Were vibrators invented by 19th-century doctors to cure women of “hysteria”? It’s story so good we all want it to be true — but it probably isn’t. From Mara Hvistendahl writing in Scientific American:
For a sex toy, the vibrator’s roots seem amazingly antiseptic and clinical. Prescribed as a cure for the curious disease hysteria, the device for decades found clinical application as a supposed medical therapy.
Derived from the Greek word for “uterus,” hysteria occurred in women with pent-up sexual energy—or so healers and early physicians believed. Nuns, widows and spinsters were particularly susceptible, but by the Victorian era many married women had fallen prey as well. In the late 19th century a pair of prominent physicians estimated that three quarters of American women were at risk.
The prescription of clitoral orgasm as a treatment for hysteria dates to medical texts from the first century A.D. Hysterical women typically turned to doctors, who cured them with their hands by inducing a “paroxysm”—a term that hides what we now know as a sexual climax. But manual stimulation was time-consuming and (for the doctors at least) tedious. In The Technology of Orgasm: “Hysteria,” the Vibrator and Women’s Sexual Satisfaction, science historian Rachel P. Maines reports that physicians often passed the job off to midwives.
Thanks to the vibrator, doctors and midwives could give their hands a rest and patients could get the treatment they needed… in the comfort of their own homes.
Patients were happy, too. The number of health spas offering vibration therapy multiplied, and the service was so popular vibrator manufacturers warned doctors not to overdo it with the modern appliance: if they met relentless patient demand, even mechanical vibration could be tiring. By the turn of the century needlework catalogues advertised models for women who wanted to try the treatment at home, making the vibrator the fifth electric appliance to arrive in the home—after the sewing machine, the fan, the teakettle and the toaster.
Ok, it’s a great story, but Fern Riddell is here to ruin our fun.
So did the real Dr Granville invent an electronic device for massage? Yes. Was it anything to do with the female orgasm? No. He actually invented it to help stimulate male pain relief, just as massage is used today.
Victorian doctors knew exactly what the female orgasm was; in fact, it’s one of the reasons they thought masturbation was a bad idea. A few theorised that it might be beneficial to a woman for her period pain, but the majority of doctors saw the art of self-pleasure as highly dangerous to your health.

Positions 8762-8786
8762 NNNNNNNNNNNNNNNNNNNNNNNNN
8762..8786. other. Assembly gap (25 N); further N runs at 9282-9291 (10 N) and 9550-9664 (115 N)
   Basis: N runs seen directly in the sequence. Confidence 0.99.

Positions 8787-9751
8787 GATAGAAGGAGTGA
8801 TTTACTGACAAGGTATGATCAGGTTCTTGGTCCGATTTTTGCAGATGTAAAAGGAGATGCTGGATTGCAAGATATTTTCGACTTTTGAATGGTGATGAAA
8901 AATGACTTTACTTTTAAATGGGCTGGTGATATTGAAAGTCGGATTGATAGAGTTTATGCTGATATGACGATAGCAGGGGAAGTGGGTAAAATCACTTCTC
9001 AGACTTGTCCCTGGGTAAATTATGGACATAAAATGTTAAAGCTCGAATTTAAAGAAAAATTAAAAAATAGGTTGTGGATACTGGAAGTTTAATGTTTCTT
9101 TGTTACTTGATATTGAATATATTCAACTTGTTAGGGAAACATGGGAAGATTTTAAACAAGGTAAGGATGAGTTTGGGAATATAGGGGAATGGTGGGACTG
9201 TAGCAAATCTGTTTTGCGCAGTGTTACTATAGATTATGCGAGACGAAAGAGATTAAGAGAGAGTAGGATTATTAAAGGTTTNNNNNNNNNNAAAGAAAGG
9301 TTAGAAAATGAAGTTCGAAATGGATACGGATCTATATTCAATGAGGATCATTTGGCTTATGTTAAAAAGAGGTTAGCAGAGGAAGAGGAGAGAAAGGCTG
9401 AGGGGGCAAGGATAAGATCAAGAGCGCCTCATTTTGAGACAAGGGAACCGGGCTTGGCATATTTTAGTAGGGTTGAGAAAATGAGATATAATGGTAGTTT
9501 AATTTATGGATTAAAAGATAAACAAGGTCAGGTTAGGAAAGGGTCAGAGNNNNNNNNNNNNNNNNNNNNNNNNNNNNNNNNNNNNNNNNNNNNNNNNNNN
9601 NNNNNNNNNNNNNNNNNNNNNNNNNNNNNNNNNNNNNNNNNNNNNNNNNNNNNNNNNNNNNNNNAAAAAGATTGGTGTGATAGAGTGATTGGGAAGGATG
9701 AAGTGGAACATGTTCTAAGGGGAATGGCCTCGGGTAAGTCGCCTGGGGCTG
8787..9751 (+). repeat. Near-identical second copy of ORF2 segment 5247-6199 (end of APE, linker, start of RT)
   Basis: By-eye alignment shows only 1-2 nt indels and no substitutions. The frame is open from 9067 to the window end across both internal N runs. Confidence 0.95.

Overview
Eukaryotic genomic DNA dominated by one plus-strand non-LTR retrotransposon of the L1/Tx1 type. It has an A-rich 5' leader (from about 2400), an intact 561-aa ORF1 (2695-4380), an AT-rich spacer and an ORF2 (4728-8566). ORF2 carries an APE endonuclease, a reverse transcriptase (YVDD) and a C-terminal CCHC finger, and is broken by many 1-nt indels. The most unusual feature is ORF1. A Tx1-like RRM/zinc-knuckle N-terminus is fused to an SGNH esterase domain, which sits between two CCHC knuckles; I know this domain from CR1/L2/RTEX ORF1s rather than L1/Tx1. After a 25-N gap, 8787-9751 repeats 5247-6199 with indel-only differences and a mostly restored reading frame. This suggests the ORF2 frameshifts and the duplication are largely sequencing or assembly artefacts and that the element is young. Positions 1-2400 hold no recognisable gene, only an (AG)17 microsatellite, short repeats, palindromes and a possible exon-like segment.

This attitude was not because they were on some sort of anti-pleasure, or anti-sex crusade, but because orgasms were actually important to the Victorians. Marriage guides discussing the sex act often claimed that a woman in a sexually satisfying relationship was more likely to become pregnant, as the wife’s orgasm was just as necessary to conception as her husband’s. A book called The Art to Begetting Handsome Children, published in 1860, contains a detailed passage on foreplay, and shows us that, for the Victorians, sex, pleasure and love were concepts that were universally tied together. In A Guide To Marriage, published in 1865 by the aptly named Albert Sidebottom, the advice to young couples exploring their relationship for the first time is that “All love between the sexes is based upon sexual passion”. This is something I’ve come across time and again in researching Victorian attitudes to sex: sexual pleasure, and especially female sexual pleasure, really mattered.
So if doctors were using vibrators to treat their female patients, everyone knew exactly what was going on. The idea that female orgasms were discovered by humanity a mere 200 years ago is absurd when you think about it — our ancestors were just as sexual as we are and knew how to have a good time. But the story is still fun, and might make for an enjoyable doctor-patient role-playing scenario!
Addendum: There is merit to the use of sexual intimacy to heal and recover from grief or stress, but that’s more psychological than medical. If any wives out there have experience treating their “hysteria” with “paroxysms” please let us know in the comments!